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I'd like to achieve a custom-colored shape like this using no Javascript: 3 corner rounded triangle

Currently I'm overlaying an image of the 'frame' over an orange rectangular div, but this is pretty hacky. I suppose I could use a dynamically generated canvas element, but that not only requires JS, but HTML5 canvas support. Any ideas?

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+1 Interesting challenge! Yeah, you can do it using just CSS. I'll make a demo :) –  Ana Jan 21 '13 at 21:39

4 Answers 4

up vote 26 down vote accepted

My best attempt: http://dabblet.com/gist/4592062 final

Pixel perfection at any size, uses simpler math than Ana's original solution, and is more intuitive in my opinion :)

.triangle,
.triangle:before,
.triangle:after {
    width:  10em;
    height: 10em;
    position: relative;
    background: orange;
    border-top-right-radius: 30%;
}
.triangle:before,
.triangle:after {
    content: '';
    position: absolute;
}

.triangle {
    transform: rotate(-60deg) skewX(-30deg) scale(1,.866);
}
.triangle:before {
    transform: rotate(-135deg) skewX(-45deg) scale(1.414,.707) translate(0,-50%);
}
.triangle:after {
    transform: rotate(135deg) skewY(-45deg) scale(.707,1.414) translate(50%);
}
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Really good one! –  Ana Jan 22 '13 at 14:39
    
How about an isosceles triangle, pointing left? Being the right side the largest. –  rubens.lopes Nov 20 at 0:38
    
Thanks much for this - I'm using it in a site of mine now. Just a heads up for future readers: if you use 'vmin' for sizing, it can end up looking a little skewed depending on the resulting px values. Not sure why, because if you manually type in those same px values, the triangle looks fine. Hopefully near-future browsers will render this comment obsolete! –  aaaaaa Nov 23 at 9:22

demo

The HTML is simply:

<div class='triangle'></div>

Relevant CSS:

.triangle, .triangle:before, .triangle:after { width: 4em; height: 4em; }
.triangle {
    overflow: hidden;
    position: relative;
    margin: 7em auto 0;
    border-radius: 20%;
    transform: translateY(50%) rotate(30deg) skewY(30deg) scaleX(.866);
    cursor: pointer;
    pointer-events: none;
} 
.triangle:before, .triangle:after {
    position: absolute;
    background: orange;
    pointer-events: auto;
    content: '';
}
.triangle:before {
    border-radius: 20% 20% 20% 53%;
    transform: scaleX(1.155) skewY(-30deg) rotate(-30deg) translateY(-42.3%) 
            skewX(30deg) scaleY(.866) translateX(-24%);
}
.triangle:after {
    border-radius: 20% 20% 53% 20%;
    transform: scaleX(1.155) skewY(-30deg) rotate(-30deg) translateY(-42.3%) 
            skewX(-30deg) scaleY(.866) translateX(24%);
}

The idea is really simple: you first apply a series of transforms to your .triangle element (which has overflow: hidden; - you can remove that to see what happens ;) ) in order to get a rhombus.

Then you apply the same transforms to the :before and :after pseudo-elements, plus a few more to make them rhomboidal as well.

And in the end, you have three rhombuses which intersect, the orange shape being their intersection. Hover the triangle to see the intersecting shapes ;)

It scales nicely, you just have to change the width and the height of the .triangle element.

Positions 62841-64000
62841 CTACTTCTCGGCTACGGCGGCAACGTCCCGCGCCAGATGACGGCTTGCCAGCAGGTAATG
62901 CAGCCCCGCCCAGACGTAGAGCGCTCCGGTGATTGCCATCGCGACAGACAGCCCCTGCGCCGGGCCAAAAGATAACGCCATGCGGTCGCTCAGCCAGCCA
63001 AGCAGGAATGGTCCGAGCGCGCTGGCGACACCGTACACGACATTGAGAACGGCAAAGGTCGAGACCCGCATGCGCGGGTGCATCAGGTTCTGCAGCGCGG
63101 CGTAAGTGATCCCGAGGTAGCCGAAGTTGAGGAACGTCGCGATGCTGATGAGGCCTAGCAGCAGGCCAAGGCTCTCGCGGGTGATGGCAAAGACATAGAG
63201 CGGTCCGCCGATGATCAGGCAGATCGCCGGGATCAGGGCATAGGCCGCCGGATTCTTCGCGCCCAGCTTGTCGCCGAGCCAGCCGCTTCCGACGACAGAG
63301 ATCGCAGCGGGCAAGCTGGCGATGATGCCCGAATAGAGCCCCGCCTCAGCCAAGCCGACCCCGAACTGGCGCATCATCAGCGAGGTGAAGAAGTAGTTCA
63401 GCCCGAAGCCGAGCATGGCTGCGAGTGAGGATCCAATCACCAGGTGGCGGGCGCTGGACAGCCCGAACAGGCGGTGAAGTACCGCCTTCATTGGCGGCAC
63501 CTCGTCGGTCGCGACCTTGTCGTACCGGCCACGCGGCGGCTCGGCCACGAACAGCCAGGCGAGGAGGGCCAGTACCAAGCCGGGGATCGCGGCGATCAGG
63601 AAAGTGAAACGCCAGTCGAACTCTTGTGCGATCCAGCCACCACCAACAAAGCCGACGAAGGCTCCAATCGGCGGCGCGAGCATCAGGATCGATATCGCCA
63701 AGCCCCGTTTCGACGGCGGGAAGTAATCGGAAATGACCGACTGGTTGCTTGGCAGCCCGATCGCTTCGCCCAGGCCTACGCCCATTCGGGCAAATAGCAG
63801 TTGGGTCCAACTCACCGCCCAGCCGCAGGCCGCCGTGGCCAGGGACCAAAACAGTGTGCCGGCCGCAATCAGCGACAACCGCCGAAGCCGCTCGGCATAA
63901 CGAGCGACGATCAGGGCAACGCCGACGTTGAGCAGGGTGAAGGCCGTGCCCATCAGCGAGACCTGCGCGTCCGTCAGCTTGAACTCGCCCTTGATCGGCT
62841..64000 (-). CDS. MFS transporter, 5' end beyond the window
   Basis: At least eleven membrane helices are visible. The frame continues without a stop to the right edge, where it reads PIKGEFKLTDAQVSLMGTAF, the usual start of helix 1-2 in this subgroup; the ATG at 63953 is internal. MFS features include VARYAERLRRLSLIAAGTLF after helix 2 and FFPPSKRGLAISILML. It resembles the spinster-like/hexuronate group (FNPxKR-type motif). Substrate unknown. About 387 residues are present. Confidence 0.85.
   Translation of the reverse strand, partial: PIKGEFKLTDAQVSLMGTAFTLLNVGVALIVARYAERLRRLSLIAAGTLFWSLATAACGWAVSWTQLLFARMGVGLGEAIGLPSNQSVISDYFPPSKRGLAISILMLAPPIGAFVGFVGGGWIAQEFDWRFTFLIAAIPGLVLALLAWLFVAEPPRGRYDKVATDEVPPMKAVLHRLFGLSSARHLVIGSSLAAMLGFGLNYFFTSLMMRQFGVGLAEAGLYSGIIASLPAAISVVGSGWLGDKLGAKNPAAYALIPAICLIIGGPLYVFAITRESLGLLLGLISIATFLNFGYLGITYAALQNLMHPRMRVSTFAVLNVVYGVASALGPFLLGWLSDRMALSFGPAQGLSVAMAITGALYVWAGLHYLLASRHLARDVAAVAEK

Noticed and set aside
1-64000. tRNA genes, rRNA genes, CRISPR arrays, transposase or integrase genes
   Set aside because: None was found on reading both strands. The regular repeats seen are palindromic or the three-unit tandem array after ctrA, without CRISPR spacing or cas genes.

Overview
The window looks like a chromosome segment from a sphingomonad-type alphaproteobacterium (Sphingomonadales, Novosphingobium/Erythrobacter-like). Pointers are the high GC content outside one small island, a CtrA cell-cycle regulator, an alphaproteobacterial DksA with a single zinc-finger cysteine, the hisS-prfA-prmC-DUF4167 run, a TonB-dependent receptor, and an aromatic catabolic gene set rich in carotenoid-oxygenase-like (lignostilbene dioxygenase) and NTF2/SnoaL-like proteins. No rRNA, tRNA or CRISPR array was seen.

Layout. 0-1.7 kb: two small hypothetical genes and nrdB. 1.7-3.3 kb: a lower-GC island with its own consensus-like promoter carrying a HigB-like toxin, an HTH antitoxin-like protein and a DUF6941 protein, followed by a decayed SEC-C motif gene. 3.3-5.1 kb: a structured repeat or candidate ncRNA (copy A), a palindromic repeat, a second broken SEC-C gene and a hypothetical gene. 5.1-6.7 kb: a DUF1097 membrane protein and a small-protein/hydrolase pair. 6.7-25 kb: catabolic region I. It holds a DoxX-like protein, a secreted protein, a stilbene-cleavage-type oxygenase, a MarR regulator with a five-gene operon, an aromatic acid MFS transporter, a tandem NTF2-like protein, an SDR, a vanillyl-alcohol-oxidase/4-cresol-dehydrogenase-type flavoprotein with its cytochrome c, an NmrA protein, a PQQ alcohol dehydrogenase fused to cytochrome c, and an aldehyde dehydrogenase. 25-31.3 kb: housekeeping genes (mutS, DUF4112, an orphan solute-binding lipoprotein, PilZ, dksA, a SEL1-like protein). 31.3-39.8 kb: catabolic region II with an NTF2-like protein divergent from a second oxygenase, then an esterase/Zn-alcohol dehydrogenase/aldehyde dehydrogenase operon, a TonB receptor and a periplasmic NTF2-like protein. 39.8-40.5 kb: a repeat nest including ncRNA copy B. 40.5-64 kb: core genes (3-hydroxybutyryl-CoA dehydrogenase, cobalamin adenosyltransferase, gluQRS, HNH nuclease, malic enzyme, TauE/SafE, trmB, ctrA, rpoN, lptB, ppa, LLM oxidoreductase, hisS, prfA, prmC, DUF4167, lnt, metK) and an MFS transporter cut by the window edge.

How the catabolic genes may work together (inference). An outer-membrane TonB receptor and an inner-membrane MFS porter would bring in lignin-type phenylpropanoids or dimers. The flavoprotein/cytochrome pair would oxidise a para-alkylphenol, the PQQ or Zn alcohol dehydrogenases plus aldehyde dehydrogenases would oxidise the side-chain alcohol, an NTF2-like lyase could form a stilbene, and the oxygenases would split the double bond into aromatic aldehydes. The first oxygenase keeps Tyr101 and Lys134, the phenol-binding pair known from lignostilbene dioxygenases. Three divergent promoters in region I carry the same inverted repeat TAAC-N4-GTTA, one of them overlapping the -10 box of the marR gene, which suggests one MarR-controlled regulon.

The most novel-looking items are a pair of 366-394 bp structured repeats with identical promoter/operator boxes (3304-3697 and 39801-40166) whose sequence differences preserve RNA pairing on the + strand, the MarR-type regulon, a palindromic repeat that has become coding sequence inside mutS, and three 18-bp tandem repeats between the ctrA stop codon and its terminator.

For Firefox, Chrome and Safari, only the orange triangle with rounded corners is sensitive to hover (thanks to pointer-events: none; on the .triangle element and pointer-events: auto; on the pseudo-elements). Otherwise, this could be achieved by wrapping .triangle in an element having the same width and height (and the same border-radius) and overflow: hidden;.


Notes

  • You could also do it with CSS gradients. However, unlike 2D transforms, CSS gradients won't work in IE9.
  • I'd wish I didn't have to unskew the pseudo-elemets which inherit the skew from their parent only to skew them again after a rotation, but it doesn't seem to work otherwise.
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Awesome answer-- very clever! –  Murray Smith Jan 22 '13 at 3:53
    
The only issue is, at very large sizes and/or on certain screens, there are minor imperfections at both bottom corners; a result of the approximated radii, no doubt –  Murray Smith Jan 22 '13 at 5:08

Use an image of some sort. That's what images are for. If you need it to scale, SVG is a good choice, otherwise, just use a png as a background, or an <img> element if it's part of content.

If you absolutely must have it in a CSS file, you could try data: urls (not supported in IE7 and below).

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3  
+1 for suggesting SVG –  Ryan Artecona Jan 21 '13 at 20:35

Ana's answer inspired me to try another approach, one that's just as far from perfect, but is at least symmetrical. Here's a preview at real-size and blown up. It's simply a border-hack trangle wrapped in a clipping circle/border-radius:

Preview

And the code (adjust the overall size via single font-size property):

.triangle {
    font-size: .8em;
    position: relative;
    width: 3.8em;
    height: 3.8em;
    text-align: center;
    margin: 10% auto 0;
    overflow: hidden;
    border-radius: 100%;
} 
.triangle:before {
    content: '';
    position: absolute;
    width:0;
    height: 0;
    border: solid 2em transparent;
    border-bottom-color: orange;
    border-bottom-width: 3.2em;
    border-top-width: 0;
    margin: -.3em -2em;
}

Play with it here: http://dabblet.com/gist/4590714

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